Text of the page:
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Materiality of Painting

Acrylic on Canvas painting
Acrylic on Canvas painting
Chung Sang Hwa, Untitled 82-10-8, 1982, acrylic on canvas, 193.9 x 130.3 cm, private collection, copyright: Museum of Modern and Contemporary Art, Seoul

Investigating how cultural organisations can represent and disseminate paintings digitally whilst respecting their inherent qualities and ensuring they do not misrepresent artworks due to cultural insensitivities and biases inherent in digital visualisation.

Funding Period: February 2022 – July 2023
Co-funded by: Economic and Social Research Council

Project summary

The Digital Documentation of Materiality in Painting: The Case of Contemporary Korean and British Abstract Art

The importance of the digital realm is not in question. However, when sharing and disseminating paintings several problematic issues arise. This may be due to the material subtleties that act against simple photographic representation of such works. But it may also be because of a more fundamental imposition that has its roots in Western ocular-centrism and the primacy of the mind and the eye.

Photographic representations of artworks stress a disembodied visual reading as opposed to an embodied and material experience. Visual documentation is dependent on ambient lighting (daylight, LED etc.) which again introduces other cultural presuppositions and biases. Even when moving images are employed to represent paintings, the model used is the cinematic scanning shot and close up and quite foreign to how we actually look and experience paintings.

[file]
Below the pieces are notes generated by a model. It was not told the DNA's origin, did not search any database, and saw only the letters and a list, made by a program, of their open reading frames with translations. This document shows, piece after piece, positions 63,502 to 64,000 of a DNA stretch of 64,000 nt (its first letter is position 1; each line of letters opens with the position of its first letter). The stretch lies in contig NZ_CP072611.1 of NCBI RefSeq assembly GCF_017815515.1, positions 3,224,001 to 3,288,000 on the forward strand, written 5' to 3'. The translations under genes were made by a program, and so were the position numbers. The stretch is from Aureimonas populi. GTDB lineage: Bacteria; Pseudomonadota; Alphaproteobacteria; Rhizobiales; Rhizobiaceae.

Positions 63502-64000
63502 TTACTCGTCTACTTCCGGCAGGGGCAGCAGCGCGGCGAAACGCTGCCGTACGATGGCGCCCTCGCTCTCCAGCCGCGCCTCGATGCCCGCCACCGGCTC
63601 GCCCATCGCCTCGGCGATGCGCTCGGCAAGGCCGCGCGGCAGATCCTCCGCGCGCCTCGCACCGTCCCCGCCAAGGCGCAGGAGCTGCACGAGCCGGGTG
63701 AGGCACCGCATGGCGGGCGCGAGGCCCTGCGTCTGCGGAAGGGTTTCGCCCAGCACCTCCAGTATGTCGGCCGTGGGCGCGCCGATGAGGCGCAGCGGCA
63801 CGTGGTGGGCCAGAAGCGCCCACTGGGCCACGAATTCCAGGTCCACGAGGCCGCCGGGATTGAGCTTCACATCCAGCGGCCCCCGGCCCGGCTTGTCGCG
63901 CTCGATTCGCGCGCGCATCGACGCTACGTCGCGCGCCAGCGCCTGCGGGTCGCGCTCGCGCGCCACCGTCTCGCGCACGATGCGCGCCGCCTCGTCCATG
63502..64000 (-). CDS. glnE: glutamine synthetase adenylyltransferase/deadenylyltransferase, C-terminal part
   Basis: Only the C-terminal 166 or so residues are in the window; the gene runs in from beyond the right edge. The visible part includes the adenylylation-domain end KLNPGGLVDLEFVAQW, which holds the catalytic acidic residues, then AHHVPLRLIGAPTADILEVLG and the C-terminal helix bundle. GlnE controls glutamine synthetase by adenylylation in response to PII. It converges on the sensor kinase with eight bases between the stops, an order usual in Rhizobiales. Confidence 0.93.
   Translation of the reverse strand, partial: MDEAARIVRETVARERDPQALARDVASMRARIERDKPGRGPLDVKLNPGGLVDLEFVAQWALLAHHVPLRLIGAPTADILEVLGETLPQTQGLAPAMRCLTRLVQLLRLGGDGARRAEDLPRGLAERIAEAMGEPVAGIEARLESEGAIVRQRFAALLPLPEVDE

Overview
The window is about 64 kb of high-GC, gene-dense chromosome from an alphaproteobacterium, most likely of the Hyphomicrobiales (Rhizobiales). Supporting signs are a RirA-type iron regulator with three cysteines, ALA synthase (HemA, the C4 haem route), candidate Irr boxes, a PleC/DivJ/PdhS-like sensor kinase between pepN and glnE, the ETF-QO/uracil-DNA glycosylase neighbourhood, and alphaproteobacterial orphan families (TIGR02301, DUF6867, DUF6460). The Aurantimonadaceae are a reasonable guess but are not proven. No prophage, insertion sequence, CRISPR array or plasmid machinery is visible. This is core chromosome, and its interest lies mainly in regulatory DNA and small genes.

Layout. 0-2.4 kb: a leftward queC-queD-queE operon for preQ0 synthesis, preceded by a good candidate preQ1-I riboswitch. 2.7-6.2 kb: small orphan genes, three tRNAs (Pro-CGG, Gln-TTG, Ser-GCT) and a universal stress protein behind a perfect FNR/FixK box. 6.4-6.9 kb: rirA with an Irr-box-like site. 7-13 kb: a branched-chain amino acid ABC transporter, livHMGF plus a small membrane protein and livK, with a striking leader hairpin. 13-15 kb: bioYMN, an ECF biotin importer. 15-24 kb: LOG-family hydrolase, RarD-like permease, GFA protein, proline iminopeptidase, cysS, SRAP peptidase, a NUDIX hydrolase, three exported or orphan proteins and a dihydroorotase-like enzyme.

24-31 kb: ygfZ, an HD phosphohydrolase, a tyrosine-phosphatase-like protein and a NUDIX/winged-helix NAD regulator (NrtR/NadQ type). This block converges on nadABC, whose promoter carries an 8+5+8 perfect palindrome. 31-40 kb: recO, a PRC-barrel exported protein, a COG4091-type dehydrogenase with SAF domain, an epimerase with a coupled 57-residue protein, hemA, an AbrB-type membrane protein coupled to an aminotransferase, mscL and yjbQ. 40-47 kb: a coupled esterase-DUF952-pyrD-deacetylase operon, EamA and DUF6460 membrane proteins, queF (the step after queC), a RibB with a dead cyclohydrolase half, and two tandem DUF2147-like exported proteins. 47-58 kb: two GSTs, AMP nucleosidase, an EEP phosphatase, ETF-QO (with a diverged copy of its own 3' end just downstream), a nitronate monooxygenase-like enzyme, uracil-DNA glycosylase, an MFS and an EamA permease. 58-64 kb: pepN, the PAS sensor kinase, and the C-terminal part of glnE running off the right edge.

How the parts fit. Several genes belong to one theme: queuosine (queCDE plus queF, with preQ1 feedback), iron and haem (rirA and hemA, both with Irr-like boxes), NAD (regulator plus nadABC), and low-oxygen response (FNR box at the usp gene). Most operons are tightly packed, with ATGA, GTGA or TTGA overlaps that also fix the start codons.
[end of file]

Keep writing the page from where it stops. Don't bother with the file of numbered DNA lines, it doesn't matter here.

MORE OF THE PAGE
Project team

  • Project investigator: Professor Daniel Sturgis, Professor in Painting, UAL
  • Lead International Co-Investigator: Professor Jung-Ah Woo, Associate Professor in the Division of Humanities and Social Sciences, POSTECH (Pohang University of Science and Technology), South Korea
  • Additional International Co-Investigator: Professor Simon Morley, Associate Professor in Fine Art at Dankook University, South Korea.

Aims and objectives

The project aims to:

  • Investigate the digital and cultural biases associated with the digital documentation and dissemination of modern and contemporary paintings from the UK and South Korea.
  • Compare the distinctive art historical contexts of UK and Korea, where experimental movements of painting, such as Op Art in UK and Dansaekhwa or monochrome painting in Korea, emerged as the predominant paradigms of art in the 1960s-'70s.
  • Explore non-ocularcentric approaches to the interpretation of  painting
  • Examine how better to digitally reproduce paintings, of which material impact, perceptual experience, and formal components are hard to represent by digital media.
  • Trial innovative approaches to reproduce paintings and build up a virtual environment that simulates the actual museum experience.
  • Initiate a collaborative partnership through a series of workshops between: University of the Arts, London; POSTECH (Pohang University of Science and Technology), South Korea, Dankook University, South Korea, the National Museum of Modern and Contemporary Art, South Korea and the Korean Cultural Centre UK.